After taking these steps for countries with and without independent encryption laws, SMEX noticed that the report lacked information about the licensing, import, and export of encryption technologies. To remedy this problem, SMEX added the search terms “import,” “export, “licensing,” and “registration,” and their corresponding Arabic translations. This expanded search allowed SMEX to find articles that did not mention encryption directly, but still applied to the import and licensing of encryption technologies. For example, Article 44 of Egypt’s Telecommunications Law “prohibits the import, manufacture or assembly of any telecommunication equipment without a licence from the National Telecom Regulatory Authority.”
Through CYRILLA, SMEX was able to locate the articles that permitted or restricted encryption and provide copies of the relevant laws to GPD in Arabic, French, and English. Most of the laws required for this research were readily available in CYRILLA, with the exception of a few specific data protection regulations in Tunisia, which researchers had not found in previous research. After locating the regulations online, SMEX added them to the database.
Throughout the process, there were a couple of structural challenges. Most notably, some of the PDFs are snapshots and not text-searchable; therefore, the search function only found laws that contained the terms in their metadata, which prevented SMEX from searching the full text of some laws. For these laws, SMEX had to spend more time reading through the law. While technology exists to make English language PDFs text-searchable, the same technology does not exist for Arabic language PDFs. HURIDOCS, the developer of Uwazi, the platform on which CYRILLA is built, is working to solve this problem.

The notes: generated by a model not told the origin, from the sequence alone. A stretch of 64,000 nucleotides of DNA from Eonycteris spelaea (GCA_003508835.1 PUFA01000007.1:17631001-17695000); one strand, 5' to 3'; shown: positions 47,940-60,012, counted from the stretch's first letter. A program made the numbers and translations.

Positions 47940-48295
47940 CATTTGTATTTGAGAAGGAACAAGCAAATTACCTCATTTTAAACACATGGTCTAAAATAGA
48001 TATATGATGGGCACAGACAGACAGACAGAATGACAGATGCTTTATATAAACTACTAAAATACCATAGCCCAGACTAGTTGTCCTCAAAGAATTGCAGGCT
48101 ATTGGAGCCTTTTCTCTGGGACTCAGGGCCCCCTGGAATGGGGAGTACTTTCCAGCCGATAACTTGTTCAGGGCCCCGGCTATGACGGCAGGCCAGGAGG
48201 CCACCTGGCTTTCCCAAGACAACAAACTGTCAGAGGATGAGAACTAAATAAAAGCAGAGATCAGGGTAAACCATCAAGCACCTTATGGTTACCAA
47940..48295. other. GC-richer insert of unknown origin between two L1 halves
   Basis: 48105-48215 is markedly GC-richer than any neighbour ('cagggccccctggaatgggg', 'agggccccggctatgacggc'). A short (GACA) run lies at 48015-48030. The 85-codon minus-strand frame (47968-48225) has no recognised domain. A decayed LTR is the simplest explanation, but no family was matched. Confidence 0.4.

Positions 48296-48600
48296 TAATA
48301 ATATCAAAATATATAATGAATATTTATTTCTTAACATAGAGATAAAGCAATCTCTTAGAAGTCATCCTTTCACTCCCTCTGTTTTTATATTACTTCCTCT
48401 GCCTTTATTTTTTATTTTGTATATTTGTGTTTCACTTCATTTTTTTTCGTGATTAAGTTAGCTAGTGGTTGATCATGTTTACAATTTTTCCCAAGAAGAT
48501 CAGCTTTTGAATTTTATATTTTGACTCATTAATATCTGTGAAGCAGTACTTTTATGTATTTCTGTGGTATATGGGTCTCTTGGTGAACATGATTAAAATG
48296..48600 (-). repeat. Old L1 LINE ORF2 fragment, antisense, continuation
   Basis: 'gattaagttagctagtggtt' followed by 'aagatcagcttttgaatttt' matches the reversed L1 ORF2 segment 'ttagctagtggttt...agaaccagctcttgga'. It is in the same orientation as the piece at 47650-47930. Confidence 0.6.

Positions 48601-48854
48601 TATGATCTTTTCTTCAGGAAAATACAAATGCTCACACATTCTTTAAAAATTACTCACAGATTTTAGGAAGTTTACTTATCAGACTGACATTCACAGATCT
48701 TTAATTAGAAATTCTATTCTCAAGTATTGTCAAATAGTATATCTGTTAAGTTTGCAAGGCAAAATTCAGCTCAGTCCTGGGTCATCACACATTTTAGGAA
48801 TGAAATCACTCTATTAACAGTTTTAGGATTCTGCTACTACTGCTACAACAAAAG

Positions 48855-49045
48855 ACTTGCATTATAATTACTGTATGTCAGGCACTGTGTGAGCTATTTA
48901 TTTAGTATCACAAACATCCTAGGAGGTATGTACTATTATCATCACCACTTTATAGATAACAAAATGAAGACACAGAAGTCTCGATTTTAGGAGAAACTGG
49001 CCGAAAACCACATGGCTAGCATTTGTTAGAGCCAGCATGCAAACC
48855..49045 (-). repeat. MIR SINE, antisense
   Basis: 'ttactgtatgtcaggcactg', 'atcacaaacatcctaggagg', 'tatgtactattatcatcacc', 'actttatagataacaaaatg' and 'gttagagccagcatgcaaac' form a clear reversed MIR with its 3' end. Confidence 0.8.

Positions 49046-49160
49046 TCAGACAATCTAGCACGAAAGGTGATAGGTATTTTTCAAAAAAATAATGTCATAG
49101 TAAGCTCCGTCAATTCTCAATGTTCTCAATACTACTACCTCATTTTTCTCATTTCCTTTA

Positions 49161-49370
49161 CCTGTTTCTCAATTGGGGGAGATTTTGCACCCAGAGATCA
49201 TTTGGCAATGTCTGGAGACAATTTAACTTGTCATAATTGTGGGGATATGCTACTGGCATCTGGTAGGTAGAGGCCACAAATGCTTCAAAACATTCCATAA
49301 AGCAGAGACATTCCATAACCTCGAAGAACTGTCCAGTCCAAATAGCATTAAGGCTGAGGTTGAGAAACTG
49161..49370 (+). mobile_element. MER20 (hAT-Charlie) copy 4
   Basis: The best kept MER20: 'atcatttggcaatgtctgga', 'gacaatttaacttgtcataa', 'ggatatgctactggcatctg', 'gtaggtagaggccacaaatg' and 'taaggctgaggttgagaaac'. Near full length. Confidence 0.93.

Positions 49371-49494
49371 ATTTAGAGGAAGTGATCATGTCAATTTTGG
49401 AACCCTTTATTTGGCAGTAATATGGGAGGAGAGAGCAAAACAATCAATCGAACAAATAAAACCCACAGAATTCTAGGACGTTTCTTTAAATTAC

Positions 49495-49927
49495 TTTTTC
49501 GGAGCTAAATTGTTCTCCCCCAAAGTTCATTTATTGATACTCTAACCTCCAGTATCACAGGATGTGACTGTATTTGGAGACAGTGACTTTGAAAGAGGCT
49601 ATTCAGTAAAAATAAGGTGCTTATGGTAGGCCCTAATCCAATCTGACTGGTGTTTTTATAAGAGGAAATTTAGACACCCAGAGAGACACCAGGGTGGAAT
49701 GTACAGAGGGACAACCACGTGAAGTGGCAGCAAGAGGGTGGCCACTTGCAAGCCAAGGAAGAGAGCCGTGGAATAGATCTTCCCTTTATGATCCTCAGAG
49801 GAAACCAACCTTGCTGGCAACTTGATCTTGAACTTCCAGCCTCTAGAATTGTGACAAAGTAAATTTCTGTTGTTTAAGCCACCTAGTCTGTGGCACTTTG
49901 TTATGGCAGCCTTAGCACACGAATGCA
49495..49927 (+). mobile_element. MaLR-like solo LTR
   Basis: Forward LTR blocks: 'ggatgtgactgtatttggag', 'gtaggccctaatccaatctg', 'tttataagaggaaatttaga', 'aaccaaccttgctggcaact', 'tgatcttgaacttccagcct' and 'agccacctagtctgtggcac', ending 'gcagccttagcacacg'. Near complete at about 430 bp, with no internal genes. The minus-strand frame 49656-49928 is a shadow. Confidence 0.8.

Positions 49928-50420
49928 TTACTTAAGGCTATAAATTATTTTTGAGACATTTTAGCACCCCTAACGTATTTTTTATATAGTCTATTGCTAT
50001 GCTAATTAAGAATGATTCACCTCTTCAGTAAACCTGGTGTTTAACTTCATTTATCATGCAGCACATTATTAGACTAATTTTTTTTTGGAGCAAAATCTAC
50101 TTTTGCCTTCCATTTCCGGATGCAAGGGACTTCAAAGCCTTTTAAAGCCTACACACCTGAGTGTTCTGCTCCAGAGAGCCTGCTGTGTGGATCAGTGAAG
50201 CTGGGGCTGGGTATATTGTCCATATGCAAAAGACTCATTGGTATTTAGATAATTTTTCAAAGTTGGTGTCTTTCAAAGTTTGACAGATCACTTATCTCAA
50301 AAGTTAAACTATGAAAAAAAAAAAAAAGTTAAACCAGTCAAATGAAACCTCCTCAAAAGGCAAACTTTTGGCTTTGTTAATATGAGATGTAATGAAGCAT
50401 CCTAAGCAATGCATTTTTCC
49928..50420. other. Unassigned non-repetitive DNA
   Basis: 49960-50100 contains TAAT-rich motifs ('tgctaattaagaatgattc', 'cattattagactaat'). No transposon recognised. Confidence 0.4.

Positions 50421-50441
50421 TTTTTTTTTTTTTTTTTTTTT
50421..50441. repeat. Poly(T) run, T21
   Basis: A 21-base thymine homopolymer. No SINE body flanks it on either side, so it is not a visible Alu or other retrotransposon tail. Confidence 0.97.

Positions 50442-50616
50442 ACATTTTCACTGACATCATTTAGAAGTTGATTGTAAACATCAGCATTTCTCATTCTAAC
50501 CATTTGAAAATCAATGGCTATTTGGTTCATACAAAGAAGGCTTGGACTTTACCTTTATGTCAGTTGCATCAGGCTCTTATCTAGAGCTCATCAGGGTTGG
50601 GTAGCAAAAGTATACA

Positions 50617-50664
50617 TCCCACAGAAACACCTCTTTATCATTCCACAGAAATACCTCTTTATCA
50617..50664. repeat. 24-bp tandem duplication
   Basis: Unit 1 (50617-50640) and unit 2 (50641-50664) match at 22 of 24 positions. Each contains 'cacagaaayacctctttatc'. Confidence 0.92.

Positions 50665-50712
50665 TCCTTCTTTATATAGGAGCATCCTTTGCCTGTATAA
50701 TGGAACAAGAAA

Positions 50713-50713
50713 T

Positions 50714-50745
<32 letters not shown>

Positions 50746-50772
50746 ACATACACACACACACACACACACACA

Keeping the laws in the database up-to-date remains a challenge as well. When SMEX identified a few of the missing data protection regulations in Tunisia, they also realized that the database did not have the most current amendments of a couple laws that these regulations referenced. Once SMEX came to this realization, they were able to find the most recent amendments online and add them to the database. Not only did finding the laws take additional time, but SMEX realized that some of their initial analysis needed to be revised.
As CYRILLA evolves, research projects and other practical use cases help us ensure that the information on the platform is up to date and encourage us to think more critically about the best way to present, sort, and contextualize the data. This project, in particular, pushed us to consider how CYRILLA should index and display keywords as we improve the current version. For example, some telecommunications laws contain importation and exportation requirements for all telecommunications-related equipment, which can include encryption technologies, but does that mean that this law should be categorized as an encryption law? Does the platform need a hierarchy for keywords? As a first step, the CYRILLA Collaborative will convene at the Berkman Klein Center at Harvard University this week to develop a draft digital rights law taxonomy that will improve the navigability and data structure of this database and perhaps others.
If you would like to be notified about future use cases, contribute to the draft taxonomy, or otherwise get involved, or if CYRILLA has been helpful to your work or research in any way, please let us know at firstname.lastname@example.org.